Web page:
UT-Austin students discuss how the term ‘womxn’ can cause harm

Carolyn Parmer

Efforts to be inclusive can sometimes leave people feeling more separated than ever. 

Advocates of the term “womxn” believe it is more inclusive of those who don’t identify with the cisgender definition of woman. But some students feel invalidated in their identity when the gender-neutral term is used.

“Some folks feel like if you’re using the x, it means, ‘You don’t really think of me as a woman,’” said Liz Elsen, director of the UT Gender and Sexuality Center. 

Miranda West, an arts and entertainment technologies freshman, is nonbinary and said the term “womxn” does more harm than good. 

“I know people who use it to try to be inclusive, but originally … (some) people who used it were trans-exclusionary radical feminists,” West said. 

Some individuals may feel more included using the term “womxn” to describe themselves. Elsen said possible reasons for using the term “womxn” instead of “women” are to remove the word “men” and to be more inclusive of trans women and nonbinary individuals — a term that includes people of many gender identities, including gender queer and agender. 

“People should be able to use whatever word works for them and whatever word makes them feel included,” Elsen said. “I think where it’s tricky is when folks, especially folks who don’t have those identities, start telling people how to define themselves.” 

In the summer of 2020, UT Women’s Resource Agency changed its name to Womxn’s Resource Agency based on research about the term “womxn.” Agency co-director Sameeha Rizvi said she now realizes the organization should have researched more thoroughly.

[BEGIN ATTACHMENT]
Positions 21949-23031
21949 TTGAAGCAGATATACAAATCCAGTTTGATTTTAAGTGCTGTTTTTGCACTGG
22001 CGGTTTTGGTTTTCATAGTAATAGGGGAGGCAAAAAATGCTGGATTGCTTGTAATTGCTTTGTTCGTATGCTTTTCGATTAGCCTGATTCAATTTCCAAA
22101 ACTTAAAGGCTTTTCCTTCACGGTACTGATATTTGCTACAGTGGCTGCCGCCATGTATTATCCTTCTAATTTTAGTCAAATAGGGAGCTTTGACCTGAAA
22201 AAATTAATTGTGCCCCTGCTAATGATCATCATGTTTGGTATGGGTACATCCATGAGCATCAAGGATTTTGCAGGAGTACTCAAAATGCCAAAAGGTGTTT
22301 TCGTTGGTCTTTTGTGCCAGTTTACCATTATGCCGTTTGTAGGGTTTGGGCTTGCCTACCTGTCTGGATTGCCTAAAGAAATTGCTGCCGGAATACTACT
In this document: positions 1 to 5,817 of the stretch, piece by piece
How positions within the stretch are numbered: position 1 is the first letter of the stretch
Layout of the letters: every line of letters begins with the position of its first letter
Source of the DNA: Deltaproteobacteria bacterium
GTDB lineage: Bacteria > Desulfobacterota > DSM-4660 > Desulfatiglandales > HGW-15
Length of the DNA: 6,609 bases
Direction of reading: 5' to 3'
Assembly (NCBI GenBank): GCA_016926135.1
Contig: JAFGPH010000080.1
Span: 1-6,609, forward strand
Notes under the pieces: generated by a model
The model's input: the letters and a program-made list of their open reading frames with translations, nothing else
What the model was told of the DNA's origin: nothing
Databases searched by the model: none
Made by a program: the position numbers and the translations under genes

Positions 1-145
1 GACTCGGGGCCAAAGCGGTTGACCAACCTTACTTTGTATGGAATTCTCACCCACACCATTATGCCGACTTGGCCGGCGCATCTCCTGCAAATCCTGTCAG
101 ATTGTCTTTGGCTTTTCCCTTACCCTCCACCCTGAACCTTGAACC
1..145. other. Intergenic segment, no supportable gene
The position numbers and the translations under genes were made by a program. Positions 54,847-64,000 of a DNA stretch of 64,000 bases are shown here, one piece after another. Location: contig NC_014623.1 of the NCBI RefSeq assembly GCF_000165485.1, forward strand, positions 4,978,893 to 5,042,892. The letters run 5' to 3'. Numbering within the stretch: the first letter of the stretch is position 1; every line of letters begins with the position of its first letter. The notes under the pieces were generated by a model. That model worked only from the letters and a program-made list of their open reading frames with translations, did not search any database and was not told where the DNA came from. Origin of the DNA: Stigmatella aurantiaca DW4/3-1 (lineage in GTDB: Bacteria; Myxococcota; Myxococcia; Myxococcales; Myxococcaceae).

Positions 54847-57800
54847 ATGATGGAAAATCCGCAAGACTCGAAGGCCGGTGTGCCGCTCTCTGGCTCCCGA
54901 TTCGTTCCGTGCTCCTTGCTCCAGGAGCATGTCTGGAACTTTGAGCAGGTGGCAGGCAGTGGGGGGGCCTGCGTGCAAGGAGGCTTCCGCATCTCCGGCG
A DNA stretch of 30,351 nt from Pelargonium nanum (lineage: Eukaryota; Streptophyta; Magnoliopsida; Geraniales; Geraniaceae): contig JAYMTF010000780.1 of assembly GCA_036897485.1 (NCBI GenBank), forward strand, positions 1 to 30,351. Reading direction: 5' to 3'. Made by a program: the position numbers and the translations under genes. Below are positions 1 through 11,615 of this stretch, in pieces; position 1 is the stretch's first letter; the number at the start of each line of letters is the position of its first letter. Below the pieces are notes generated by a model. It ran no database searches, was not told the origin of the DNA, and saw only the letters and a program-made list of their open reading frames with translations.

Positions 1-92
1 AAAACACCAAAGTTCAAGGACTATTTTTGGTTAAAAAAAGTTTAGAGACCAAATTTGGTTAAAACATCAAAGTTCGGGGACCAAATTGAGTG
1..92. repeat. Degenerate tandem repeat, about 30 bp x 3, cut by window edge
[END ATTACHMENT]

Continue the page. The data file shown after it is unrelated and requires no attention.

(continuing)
“At the time … we thought it was a really great term,” said Rizvi, a public health and social work sophomore. “But we didn’t hear or read about the voices that voiced concerns against it.”

After listening to the opinions of trans women and nonbinary individuals, the agency is currently working to change back to its original name. 

“While our intentions were to be more inclusive with the term and open up this space and provide the resources that need to be provided for anyone who needs it, we realized that it wasn’t helpful,” Rizvi said. 

Recently, trans and nonbinary individuals have called out companies, such as Twitch, for using “womxn” in a supposed effort to be more inclusive. 

“Where it gets tricky is when people are trying to be inclusive and then they accidentally say or do something that alienates the people that they are trying to serve,” Elsen said.

As a nonbinary person, West said they use they/them pronouns because they don’t want others to perceive them as a woman. They said it’s important to listen to people who are directly affected by the use of the word “womxn.” 

“A lot of people want to be like, ‘It includes nonbinary people by adding the x,’ but I don’t want to be called ‘woman’ at all,” West said. 

Elsen and Rizvi said conversations about inclusive language are important, but playing an active role in education should be a priority. 

“People who use ‘womxn’ feel really progressive and inclusive when in reality … true progressiveness is really educating yourself about the issues you advocate for and also learning from your errors and taking accountability,” Rizvi said.